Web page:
Tul­sans ap­prove char­ter changes

Among pro­vi­sions is rule to al­low city em­ploy­ees more free­dom to take part in elec­tion cam­paigns

Tulsa World - - Front Page - By Kevin Can­field

A small frac­tion of Tulsa's reg­is­tered vot­ers made big changes to the city's mu­nic­i­pal elec­tion sys­tem Tues­day, vot­ing over­whelm­ingly to change the elec­tion sched­ule and give city em­ploy­ees the right to ac­tively par­tic­i­pate in cam­paigns for mayor, City Coun­cil and city au­di­tor.

Those mea­sures were among seven char­ter change amend­ments on the bal­lot. None re­ceived less than 64 per­cent sup­port from those who voted.

With all of the city's 192 precincts re­port­ing, only 5.2 per­cent of the city's 197,661 reg­is­tered vot­ers cast bal­lots, ac­cord­ing to pre­lim­i­nary fig­ures from the Tulsa County Elec­tion Board.

Mayor G.T. Bynum said he was grate­ful to Tul­sans for pro­vid­ing clar­ity on the cam­paign­ing is­sue and en­sur­ing that city em­ploy­ees, par­tic­u­larly vet­er­ans, have the same free­dom of speech rights as other pub­lic em­ploy­ees in the state.

“I would also say it (the vote) re­flects con­fi­dence in the way the City Coun­cil and the mayor worked to­gether on th­ese items,” he said. “Peo­ple have con­fi­dence that we vet­ted them prop­erly be­fore putting them on the bal­lot.”

The ex­ist­ing city char­ter states that no clas­si­fied em­ployee shall par­tic­i­pate in a mu­nic­i­pal cam­paign for of­fice “ex­cept to vote or state a per­sonal opinion pri­vately.”

Tues­day's vote changes the char­ter lan­guage to al­low mu­nic­i­pal em­ploy­ees to par­tic­i­pate in par­ti­san and non­par­ti­san po­lit­i­cal ac­tiv­i­ties as long as they do so “only dur­ing off-duty hours and while not in uni­form.”

Mark Se­crist, pres­i­dent of Tulsa's Fra­ter­nal Or­der of Po­lice, wel­comed Tul­sans' de­ci­sion to ex­pand city em­ploy­ees' rights to cam­paign in mu­nic­i­pal elec­tions.

“It's won­der­ful,” he said. “This just gives the op­por­tu­nity for our guys to be in­volved in some­thing that af­fects them and their fam­i­lies.”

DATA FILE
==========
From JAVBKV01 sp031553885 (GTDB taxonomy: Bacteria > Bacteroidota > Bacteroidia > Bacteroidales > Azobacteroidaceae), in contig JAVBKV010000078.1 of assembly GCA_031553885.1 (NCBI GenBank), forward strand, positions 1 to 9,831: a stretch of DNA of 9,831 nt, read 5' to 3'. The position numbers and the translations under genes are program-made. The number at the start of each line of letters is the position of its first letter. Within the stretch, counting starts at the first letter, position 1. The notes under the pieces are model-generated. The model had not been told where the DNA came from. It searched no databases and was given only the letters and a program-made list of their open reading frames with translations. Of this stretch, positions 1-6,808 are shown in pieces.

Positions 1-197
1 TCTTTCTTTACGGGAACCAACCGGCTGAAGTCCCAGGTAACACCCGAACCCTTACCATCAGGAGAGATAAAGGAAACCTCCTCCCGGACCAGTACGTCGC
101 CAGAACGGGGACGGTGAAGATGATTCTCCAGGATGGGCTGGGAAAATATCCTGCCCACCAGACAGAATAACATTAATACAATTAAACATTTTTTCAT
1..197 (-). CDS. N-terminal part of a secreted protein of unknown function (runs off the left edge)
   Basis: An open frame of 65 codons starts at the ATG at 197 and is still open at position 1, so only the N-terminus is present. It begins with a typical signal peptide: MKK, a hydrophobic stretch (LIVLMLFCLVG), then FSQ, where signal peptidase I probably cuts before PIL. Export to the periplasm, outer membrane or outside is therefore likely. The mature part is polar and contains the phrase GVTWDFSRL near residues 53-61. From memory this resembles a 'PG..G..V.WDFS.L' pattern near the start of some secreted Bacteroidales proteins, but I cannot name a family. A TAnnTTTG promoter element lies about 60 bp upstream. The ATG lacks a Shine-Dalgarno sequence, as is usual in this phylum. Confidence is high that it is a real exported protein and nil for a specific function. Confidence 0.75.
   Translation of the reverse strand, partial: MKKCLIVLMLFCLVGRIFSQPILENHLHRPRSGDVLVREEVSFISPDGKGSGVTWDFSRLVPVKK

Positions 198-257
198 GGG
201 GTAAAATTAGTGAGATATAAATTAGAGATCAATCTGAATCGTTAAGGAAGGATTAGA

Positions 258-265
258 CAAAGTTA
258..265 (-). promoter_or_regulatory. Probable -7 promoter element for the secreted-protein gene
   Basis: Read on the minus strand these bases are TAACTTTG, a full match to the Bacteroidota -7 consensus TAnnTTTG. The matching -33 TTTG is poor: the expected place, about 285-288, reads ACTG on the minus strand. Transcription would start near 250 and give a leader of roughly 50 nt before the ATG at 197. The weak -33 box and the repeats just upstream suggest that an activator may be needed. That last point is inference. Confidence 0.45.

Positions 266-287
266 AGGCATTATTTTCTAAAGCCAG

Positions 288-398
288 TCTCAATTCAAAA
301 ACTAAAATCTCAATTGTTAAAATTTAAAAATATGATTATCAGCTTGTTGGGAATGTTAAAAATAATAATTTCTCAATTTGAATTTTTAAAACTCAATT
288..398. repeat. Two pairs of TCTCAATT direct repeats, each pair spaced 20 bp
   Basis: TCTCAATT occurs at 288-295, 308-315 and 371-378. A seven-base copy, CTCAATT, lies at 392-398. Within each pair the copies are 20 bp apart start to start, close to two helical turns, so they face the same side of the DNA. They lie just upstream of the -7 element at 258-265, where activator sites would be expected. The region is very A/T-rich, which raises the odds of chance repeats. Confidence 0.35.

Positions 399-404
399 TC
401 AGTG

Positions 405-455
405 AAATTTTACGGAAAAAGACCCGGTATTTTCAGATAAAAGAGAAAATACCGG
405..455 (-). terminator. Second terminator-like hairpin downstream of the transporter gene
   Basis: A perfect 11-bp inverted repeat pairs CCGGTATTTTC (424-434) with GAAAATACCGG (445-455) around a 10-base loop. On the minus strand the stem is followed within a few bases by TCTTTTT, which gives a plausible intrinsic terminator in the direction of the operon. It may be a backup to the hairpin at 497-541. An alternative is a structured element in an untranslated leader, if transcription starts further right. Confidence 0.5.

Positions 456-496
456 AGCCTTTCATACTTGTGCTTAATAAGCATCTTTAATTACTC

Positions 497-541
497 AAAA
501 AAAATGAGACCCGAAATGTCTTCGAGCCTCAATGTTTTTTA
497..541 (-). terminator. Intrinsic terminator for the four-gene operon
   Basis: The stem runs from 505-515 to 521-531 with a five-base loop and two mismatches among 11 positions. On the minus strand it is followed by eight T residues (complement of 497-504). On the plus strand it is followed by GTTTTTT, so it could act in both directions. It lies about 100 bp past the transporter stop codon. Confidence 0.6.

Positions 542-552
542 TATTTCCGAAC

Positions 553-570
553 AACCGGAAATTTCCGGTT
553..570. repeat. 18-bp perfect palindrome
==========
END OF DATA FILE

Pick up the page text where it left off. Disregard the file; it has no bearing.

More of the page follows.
Jim Nance, pres­i­dent of Fire­fight­ers Lo­cal 176, thanked the City Coun­cil and Tulsa vot­ers for “restor­ing fun­da­men­tal rights to their first re­spon­ders.”

The change to the mu­nic­i­pal elec­tion cy­cle takes ef­fect next year. It changes fil­ing dead­lines from April to June and makes the Au­gust elec­tion the gen­eral elec­tion. If no sin­gle can­di­date wins out­right with more than 50 per­cent of the vote, the can­di­dates would then go to a runoff elec­tion in Novem­ber.

Other key char­ter amend­ments ap­proved Tues­day in­cluded one that changes the makeup of the Tulsa's Elec­tion Dis­trict Com­mis­sion from a three-mem­ber body ap­pointed by the ma­jor par­ties and the mayor to a five-mem­ber body ap­pointed by the mayor and ap­proved by the City Coun­cil. The change is in­tended to take par­ti­san­ship out of the com­mis­sion and en­sure bet­ter ge­o­graph­i­cal rep­re­sen­ta­tion.

The so-called “lock box” amend­ment ap­proved by vot­ers pro­hibits fu­ture City Coun­cils and may­ors from re­al­lo­cat­ing rev­enue from the pub­lic safety tax for other pur­poses.

The mea­sure was cham­pi­oned by City Coun­cilor Karen Gilbert, who ar­gued that the char­ter change would guar­an­tee the tax is used for pub­lic safety, as vot­ers

For 8,287 80% Against 2,120 20%

Propo­si­tion 2

For 8,823 84% Against 1,638 16%

Propo­si­tion 3

For 7,406 71% Against 2,977 29%

Propo­si­tion 4

For 8,173 78% Against 2,245 22%

Propo­si­tion 5

For 6,914 66% Against 3,488 34%

Propo­si­tion 6

For 6,963 68% Against 3,310 32%

Propo­si­tion 7

For 6,598 64% Against 3,637 36% were promised.

Three char­ter changes ap­proved by vot­ers Tues­day likely won't be re­mem­bered be­yond Elec­tion Day. The first gives the city the right to “sum­mar­ily” abate a pub­lic nui­sance, such as high grass, within 24 months of the ini­tial abate­ment. The sec­ond al­lows city coun­cilors to be no­ti­fied of a spe­cial meet­ing by email. The third al­lows the City Coun­cil to adopt emer­gency res­o­lu­tions, which typ­i­cally are used to call elec­tions or de­clare a spe­cial ob­ser­vance.

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